Apart from the elements such as wind, sunlight and rain, your roof should also be able to withstand the constant pressure that’s pushing on it from all directions. Certain roofs can handle specific loads according to their design. To understand roof load limits better, this article from residential roofing contractor M&A Exterior Home Improvement discusses the different types of roofing loads.
Dead loads pertain to the weight of the roofing structure along with the permanent components of the residential property. Dead loads also include the weight of the construction materials. This is why roofs should be designed to support their own weight. Roof loads are measured by pounds per square foot. The dead load of asphalt shingle roofs with wooden frames is usually 15 pounds per square foot (psf).
Heavier residential roofing materials such as clay and slate have dead loads that reach up to 27 psf.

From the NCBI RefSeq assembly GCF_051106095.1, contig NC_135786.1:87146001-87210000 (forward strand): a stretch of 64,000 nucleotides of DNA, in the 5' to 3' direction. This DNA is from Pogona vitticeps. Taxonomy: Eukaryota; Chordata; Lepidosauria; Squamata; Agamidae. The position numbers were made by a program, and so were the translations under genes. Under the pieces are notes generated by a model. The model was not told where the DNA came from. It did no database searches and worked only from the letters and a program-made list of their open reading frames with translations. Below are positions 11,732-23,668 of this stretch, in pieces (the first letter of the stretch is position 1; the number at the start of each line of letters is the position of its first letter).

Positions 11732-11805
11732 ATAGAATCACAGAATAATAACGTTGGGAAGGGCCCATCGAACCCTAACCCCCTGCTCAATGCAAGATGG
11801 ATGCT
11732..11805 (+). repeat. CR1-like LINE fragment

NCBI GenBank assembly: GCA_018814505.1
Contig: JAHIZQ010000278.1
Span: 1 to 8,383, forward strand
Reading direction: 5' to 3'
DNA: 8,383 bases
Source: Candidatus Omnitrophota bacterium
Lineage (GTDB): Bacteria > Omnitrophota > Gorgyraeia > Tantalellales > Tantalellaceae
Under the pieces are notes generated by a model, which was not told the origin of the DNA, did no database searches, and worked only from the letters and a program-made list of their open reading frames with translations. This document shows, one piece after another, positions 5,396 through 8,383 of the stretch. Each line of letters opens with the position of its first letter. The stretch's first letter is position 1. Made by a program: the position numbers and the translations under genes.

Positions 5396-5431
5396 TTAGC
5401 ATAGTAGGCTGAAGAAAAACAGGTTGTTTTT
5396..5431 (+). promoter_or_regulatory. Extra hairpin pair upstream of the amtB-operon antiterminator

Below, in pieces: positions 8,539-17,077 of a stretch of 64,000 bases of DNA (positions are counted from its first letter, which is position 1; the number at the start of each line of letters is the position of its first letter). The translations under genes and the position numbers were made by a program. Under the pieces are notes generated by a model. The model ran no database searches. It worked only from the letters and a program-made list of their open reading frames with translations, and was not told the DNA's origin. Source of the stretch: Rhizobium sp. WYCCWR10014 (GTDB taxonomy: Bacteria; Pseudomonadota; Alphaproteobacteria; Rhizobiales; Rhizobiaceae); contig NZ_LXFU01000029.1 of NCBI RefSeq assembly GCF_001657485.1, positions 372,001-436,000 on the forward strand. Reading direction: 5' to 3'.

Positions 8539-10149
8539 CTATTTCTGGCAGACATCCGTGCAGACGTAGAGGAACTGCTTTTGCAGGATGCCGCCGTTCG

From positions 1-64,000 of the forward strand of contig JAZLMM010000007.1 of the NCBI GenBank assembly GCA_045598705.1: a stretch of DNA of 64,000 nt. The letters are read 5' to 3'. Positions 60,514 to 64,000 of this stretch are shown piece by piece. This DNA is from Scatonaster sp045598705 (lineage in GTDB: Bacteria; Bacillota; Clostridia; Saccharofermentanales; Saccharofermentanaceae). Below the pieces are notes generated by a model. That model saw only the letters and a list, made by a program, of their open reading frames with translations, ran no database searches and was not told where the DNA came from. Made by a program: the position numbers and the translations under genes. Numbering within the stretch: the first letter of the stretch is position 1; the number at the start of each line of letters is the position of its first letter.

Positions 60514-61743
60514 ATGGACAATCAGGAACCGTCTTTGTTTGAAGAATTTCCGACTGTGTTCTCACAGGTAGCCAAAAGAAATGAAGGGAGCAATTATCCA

The weight of temporary objects on the roof is referred to as the live load. Live loads include the roofing crew and the equipment and tools they bring with them. A roof must be able to support both its dead load and live load at any given time. Needless to say, a roof should be designed to support not only its own weight, but also any anticipated live load.
Basically, when a breeze hits the exterior of a building, the wind disperses pressure along the wall. When this happens, the wind also exerts an upward force on the roof which the roof must then be able to resist. Most of the uplift load can be stabilized by the dead load of the roof.
Roof repair, installation, and replacement services are complex processes that require the skill and expertise of professionals. Whatever your roofing needs are, M&A Exterior Home Improvement has got you covered. Call us today at (757) 779-5244 for a free quote. We serve Virginia Beach, VA.